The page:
It was a beautiful warm summer’s day on the beach in Malibu when my fiancé got down on one knee and asked me for my hand in marriage. The sun was just setting as the waves crashed against the beach. It was the perfect setting for a romantic proposal.
The only thing that was unusual was that he didn’t have a ring in hand.
I know what you’re thinking – how could he have proposed without a ring? Well, we decided beforehand that we would shop for the ring together. And only purchase a conflict-free diamond. I didn’t have a clue about what conflict diamonds were until my fiancé explained to me.
By: Kathy Lee
Amnesty International reports that an estimated 3.7 million people have died as the result of violence fueled by conflict diamonds.
Profits from conflict diamonds have financed wars and been used to force over 100,000 child soldiers to fight in wars. Workers who toil in the mines often earn less than $1 a day.
However – summer is still the most popular season for weddings. And that means more diamonds are being purchased than any other time of year.
Diamonds are beautiful and we’ve come to associate them with the union of man and wife, but they can come at the cost of human lives.
So when you’re shopping for a diamond ring, how can you be sure it is conflict-free?
There are several key factors to buying an ethically-sourced diamond ring. I used these when I was shopping for an engagement ring with my fiancé and found the perfect conflict-free ring for a great price. Discovering the diamond’s journey – starting from where it was mined to how it arrived at market – is key when buying conflict-free diamonds.
1. Mine To Market
Every jeweler should know the origin of their diamonds and how each one got to their shelves. If you ask them, they should have no problem telling you a diamond’s origin and showing you a certificate, like a Kimberley Process Certificate.
The Kimberley Process Certification scheme was established to prevent conflict diamonds from entering the market. It requires buyers and sellers to declare diamonds to have been purchased by legitimate sources not involved in conflict.
But – keep in mind that just because a diamond may have a KP certificate doesn’t mean it was ethically-sourced.
Canada is a country well-known for conflict-free diamonds.
2. Jewelers With Ethical Commitment
Many jewelers have caught on the trend of conflict-free diamonds and are aligning themselves with this ethical standard. For one, Tiffany & Co. is a popular brand that has aligned itself with conflict-free, ethically-sourced diamond rings. Ask the jeweler about their ethical commitment before buying from them.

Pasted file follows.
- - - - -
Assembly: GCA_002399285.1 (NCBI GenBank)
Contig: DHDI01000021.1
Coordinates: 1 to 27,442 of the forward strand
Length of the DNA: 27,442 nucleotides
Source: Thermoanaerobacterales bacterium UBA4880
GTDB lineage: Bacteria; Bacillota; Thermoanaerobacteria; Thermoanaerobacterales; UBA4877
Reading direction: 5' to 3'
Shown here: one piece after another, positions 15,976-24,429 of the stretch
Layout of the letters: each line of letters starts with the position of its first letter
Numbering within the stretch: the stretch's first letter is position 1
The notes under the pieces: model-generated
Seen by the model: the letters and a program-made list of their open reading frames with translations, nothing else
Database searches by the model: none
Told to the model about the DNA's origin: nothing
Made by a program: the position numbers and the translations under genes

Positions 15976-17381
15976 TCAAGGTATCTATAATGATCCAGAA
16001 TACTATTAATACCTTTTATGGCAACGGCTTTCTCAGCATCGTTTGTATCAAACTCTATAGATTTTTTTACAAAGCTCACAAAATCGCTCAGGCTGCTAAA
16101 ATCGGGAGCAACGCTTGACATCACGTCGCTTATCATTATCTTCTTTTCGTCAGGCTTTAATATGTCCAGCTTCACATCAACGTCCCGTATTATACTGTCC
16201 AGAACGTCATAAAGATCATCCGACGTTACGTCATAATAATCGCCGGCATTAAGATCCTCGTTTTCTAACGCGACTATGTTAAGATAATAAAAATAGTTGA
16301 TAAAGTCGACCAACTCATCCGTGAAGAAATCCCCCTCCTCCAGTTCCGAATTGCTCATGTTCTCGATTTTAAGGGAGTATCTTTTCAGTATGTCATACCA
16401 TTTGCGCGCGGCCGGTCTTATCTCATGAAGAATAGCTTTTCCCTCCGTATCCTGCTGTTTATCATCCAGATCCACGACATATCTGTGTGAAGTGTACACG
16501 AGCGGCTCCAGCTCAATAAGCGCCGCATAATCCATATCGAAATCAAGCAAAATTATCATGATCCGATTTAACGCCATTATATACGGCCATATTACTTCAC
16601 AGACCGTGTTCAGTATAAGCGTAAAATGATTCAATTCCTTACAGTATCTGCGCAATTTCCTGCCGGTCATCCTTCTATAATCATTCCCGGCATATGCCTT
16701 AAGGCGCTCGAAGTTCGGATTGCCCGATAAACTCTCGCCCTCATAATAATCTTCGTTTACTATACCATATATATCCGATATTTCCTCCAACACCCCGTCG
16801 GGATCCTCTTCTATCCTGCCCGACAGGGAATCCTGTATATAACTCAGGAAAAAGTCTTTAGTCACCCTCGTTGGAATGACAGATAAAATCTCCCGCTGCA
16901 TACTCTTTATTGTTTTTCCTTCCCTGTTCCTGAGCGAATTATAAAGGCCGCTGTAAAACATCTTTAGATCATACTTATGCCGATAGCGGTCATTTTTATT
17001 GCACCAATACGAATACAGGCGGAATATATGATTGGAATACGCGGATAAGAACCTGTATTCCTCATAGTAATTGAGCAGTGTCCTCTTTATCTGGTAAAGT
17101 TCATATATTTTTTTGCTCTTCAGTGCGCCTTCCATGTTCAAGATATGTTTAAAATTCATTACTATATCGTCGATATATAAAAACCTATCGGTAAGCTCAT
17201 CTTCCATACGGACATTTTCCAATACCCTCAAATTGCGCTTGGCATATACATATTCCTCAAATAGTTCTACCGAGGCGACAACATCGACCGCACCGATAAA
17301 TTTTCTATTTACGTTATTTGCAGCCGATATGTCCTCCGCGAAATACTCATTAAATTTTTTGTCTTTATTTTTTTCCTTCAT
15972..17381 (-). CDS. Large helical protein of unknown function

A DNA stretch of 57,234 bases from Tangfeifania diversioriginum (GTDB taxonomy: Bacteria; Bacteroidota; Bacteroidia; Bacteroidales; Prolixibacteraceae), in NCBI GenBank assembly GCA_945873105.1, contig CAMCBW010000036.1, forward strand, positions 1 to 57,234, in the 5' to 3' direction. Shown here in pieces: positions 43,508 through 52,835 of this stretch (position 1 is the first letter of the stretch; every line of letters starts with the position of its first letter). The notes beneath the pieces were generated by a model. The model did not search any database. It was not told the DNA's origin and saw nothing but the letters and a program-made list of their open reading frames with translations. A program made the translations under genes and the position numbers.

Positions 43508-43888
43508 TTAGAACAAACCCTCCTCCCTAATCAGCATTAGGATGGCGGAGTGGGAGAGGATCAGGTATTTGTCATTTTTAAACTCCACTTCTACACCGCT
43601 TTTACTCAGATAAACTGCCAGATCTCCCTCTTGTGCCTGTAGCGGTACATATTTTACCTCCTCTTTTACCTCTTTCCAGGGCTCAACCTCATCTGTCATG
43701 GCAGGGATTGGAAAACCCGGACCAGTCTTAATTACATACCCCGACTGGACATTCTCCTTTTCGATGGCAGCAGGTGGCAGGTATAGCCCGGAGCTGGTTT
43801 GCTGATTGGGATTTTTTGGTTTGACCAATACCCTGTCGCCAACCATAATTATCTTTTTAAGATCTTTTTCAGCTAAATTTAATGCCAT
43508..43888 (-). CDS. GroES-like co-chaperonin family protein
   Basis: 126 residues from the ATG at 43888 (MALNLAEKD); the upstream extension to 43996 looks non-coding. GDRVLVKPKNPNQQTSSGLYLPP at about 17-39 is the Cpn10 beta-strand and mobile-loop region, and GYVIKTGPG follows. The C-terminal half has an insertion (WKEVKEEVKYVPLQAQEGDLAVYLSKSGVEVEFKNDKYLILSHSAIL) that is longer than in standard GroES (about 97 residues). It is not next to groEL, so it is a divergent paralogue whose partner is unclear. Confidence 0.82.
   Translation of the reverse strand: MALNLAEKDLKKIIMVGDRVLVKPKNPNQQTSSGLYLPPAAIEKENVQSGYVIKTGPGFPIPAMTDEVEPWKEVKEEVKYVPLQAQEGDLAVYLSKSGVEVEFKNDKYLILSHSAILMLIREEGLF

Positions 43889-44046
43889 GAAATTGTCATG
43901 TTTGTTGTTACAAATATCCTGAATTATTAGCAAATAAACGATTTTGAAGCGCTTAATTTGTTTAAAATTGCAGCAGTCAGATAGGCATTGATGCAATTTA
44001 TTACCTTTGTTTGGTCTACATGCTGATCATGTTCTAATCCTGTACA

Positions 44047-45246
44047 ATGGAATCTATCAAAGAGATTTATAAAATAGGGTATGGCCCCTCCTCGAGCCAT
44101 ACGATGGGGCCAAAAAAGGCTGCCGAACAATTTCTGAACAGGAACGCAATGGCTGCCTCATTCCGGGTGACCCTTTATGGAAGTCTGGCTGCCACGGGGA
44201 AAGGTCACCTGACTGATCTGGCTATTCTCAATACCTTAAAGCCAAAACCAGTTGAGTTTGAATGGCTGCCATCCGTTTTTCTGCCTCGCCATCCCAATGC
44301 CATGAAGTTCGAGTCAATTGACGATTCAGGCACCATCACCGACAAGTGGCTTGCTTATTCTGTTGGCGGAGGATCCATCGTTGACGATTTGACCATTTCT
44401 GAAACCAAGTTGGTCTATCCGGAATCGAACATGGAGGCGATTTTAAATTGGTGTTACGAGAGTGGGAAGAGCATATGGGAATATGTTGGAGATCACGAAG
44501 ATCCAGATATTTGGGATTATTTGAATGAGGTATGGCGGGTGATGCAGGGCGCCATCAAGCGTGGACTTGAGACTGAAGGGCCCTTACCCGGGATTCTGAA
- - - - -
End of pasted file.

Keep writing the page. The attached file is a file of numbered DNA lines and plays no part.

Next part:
3. Synthetic Diamonds
Synthetic diamonds are an excellent opportunity for you to acquire a perfectly-cut diamond that is conflict-free.
In many ways, synthetic diamonds are better than natural diamonds.
They are harder than natural diamonds, which makes them more resistant to scratches and dents. Synthetic diamonds are free of impurities, unlike geological diamonds. If you want to buy a conflict-free diamond ring and can get over the stigma of a synthetic diamond, you can get a higher-quality diamond for a better price.
4. Identify Written Policy On Ethical Sourcing
Most jewelers that are committed to ethical sourcing will post a visible notice or declaration of their conflict-free standard. If you don’t see something posted in the jeweler you visit or on their website, feel free to ask them about it.
Exercise caution with a jeweler that doesn’t advertise or display their commitment to ethically-sourced diamonds. This should be a red flag for you that they don’t share the same commitment.
Buying ethically-sourced, conflict-free diamond rings doesn’t have to be a suspicious and mysterious process. If you want to know about a ring’s origin, just ask. Ask to see the certificates, and find out the journey from mine to market. Find out if the jeweler is taking a stand for ethically-sourced diamonds, and look for a written policy. Consider synthetically-sourced diamonds if you are willing, as they are oftentimes better in quality and more affordable.
Purchasing a conflict-free diamond is important to me because I don’t want the symbol of my union to fund civil wars and contribute to the diamond-fueled violence in countries like Sierra Leone, Liberia, Angola, and the Republic of Congo.
It is important to me that my purchase doesn’t support child labor and that the workers who mined my diamond are paid fair wages and work in safe conditions. I wouldn’t be able to find happiness in my union if it meant that another person had to suffer.
As citizens of the world, we have a social responsibility to to look after the well-being of others. Researching where our money goes when we make a purchase and how it affects the lives of others is the first step toward making a difference.
I am grateful that my fiancé opened my eyes to the importance of purchasing a conflict-free diamond and look forward to spending the rest of my life with him.
Kathy Lee is an associate beauty editor at Her Glow Up, a beauty site offering makeup reviews, beauty tips, and more.